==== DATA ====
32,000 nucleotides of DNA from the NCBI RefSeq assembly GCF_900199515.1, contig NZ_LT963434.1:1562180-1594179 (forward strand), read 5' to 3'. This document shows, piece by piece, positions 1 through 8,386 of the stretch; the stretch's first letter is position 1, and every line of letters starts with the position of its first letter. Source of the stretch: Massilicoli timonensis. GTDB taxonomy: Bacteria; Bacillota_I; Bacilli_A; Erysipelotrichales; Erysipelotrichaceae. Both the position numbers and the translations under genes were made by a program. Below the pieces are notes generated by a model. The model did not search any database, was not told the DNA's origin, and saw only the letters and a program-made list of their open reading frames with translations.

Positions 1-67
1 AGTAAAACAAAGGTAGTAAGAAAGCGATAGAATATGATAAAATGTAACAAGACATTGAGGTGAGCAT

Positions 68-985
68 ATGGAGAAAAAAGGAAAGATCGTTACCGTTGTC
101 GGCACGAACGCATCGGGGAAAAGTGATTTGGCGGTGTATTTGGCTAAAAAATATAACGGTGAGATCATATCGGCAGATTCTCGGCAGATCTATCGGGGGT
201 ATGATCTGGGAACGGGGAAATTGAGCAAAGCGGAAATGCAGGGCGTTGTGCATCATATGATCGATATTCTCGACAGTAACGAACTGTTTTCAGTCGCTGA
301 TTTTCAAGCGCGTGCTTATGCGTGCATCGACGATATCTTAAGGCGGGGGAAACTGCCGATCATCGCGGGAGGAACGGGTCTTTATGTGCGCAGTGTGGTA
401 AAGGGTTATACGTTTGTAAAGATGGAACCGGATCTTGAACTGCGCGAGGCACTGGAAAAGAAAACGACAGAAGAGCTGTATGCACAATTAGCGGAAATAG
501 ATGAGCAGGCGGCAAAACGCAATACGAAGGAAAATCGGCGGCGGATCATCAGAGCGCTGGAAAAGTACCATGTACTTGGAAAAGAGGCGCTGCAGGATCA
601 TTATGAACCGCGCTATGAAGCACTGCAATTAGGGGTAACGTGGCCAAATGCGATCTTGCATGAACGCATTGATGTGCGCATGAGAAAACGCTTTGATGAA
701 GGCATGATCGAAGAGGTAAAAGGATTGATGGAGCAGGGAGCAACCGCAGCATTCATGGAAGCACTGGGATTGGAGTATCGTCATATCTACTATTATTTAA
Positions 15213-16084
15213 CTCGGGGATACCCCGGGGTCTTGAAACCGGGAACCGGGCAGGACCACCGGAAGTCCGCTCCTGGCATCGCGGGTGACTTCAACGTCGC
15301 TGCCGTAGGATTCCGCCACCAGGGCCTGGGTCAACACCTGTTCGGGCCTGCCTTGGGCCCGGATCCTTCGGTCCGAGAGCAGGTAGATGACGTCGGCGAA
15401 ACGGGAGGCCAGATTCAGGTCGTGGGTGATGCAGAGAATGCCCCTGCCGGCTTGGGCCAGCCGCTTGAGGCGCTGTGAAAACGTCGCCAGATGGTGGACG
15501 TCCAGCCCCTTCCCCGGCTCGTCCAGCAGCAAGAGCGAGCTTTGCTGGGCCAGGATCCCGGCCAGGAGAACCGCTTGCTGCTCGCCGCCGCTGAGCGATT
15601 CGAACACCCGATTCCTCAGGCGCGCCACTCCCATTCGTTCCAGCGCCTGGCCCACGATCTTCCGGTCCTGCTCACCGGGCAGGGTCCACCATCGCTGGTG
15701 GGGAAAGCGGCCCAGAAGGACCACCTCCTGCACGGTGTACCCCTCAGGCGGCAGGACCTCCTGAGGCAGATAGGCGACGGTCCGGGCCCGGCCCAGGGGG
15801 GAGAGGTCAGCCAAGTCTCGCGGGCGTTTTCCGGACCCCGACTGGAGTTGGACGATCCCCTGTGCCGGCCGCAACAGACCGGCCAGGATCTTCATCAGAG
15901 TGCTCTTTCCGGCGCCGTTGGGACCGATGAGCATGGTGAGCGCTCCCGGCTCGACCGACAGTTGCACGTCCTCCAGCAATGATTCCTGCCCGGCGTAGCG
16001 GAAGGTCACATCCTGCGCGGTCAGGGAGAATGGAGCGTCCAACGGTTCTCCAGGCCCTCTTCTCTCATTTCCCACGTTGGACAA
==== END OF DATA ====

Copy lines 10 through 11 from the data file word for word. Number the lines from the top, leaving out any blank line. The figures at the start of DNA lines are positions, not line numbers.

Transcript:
501 ATGAGCAGGCGGCAAAACGCAATACGAAGGAAAATCGGCGGCGGATCATCAGAGCGCTGGAAAAGTACCATGTACTTGGAAAAGAGGCGCTGCAGGATCA
601 TTATGAACCGCGCTATGAAGCACTGCAATTAGGGGTAACGTGGCCAAATGCGATCTTGCATGAACGCATTGATGTGCGCATGAGAAAACGCTTTGATGAA